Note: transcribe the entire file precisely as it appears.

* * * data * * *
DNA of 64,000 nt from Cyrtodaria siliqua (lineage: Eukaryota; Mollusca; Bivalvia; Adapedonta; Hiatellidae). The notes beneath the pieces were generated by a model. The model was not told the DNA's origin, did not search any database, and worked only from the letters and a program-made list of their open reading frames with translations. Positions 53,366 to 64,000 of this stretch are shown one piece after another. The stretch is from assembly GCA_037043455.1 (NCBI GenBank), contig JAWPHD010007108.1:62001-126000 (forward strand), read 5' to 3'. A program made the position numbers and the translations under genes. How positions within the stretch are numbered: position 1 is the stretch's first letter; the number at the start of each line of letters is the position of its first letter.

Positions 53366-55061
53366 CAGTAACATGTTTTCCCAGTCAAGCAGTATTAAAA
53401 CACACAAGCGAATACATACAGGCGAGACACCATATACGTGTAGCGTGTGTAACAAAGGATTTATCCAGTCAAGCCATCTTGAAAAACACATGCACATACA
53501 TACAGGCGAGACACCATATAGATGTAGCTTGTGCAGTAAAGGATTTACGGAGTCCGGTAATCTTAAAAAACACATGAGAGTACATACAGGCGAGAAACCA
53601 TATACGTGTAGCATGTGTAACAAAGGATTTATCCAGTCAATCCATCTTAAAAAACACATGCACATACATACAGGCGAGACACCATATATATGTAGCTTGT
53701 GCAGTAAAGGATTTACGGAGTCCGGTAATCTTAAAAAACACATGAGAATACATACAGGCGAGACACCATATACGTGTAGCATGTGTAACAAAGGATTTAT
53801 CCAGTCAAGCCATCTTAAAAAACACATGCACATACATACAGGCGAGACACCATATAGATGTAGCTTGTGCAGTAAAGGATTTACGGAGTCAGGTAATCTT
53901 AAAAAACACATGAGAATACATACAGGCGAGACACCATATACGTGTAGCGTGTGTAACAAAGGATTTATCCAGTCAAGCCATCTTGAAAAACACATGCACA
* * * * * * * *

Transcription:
DNA of 64,000 nt from Cyrtodaria siliqua (lineage: Eukaryota; Mollusca; Bivalvia; Adapedonta; Hiatellidae). The notes beneath the pieces were generated by a model. The model was not told the DNA's origin, did not search any database, and worked only from the letters and a program-made list of their open reading frames with translations. Positions 53,366 to 64,000 of this stretch are shown one piece after another. The stretch is from assembly GCA_037043455.1 (NCBI GenBank), contig JAWPHD010007108.1:62001-126000 (forward strand), read 5' to 3'. A program made the position numbers and the translations under genes. How positions within the stretch are numbered: position 1 is the stretch's first letter; the number at the start of each line of letters is the position of its first letter.

Positions 53366-55061
53366 CAGTAACATGTTTTCCCAGTCAAGCAGTATTAAAA
53401 CACACAAGCGAATACATACAGGCGAGACACCATATACGTGTAGCGTGTGTAACAAAGGATTTATCCAGTCAAGCCATCTTGAAAAACACATGCACATACA
53501 TACAGGCGAGACACCATATAGATGTAGCTTGTGCAGTAAAGGATTTACGGAGTCCGGTAATCTTAAAAAACACATGAGAGTACATACAGGCGAGAAACCA
53601 TATACGTGTAGCATGTGTAACAAAGGATTTATCCAGTCAATCCATCTTAAAAAACACATGCACATACATACAGGCGAGACACCATATATATGTAGCTTGT
53701 GCAGTAAAGGATTTACGGAGTCCGGTAATCTTAAAAAACACATGAGAATACATACAGGCGAGACACCATATACGTGTAGCATGTGTAACAAAGGATTTAT
53801 CCAGTCAAGCCATCTTAAAAAACACATGCACATACATACAGGCGAGACACCATATAGATGTAGCTTGTGCAGTAAAGGATTTACGGAGTCAGGTAATCTT
53901 AAAAAACACATGAGAATACATACAGGCGAGACACCATATACGTGTAGCGTGTGTAACAAAGGATTTATCCAGTCAAGCCATCTTGAAAAACACATGCACA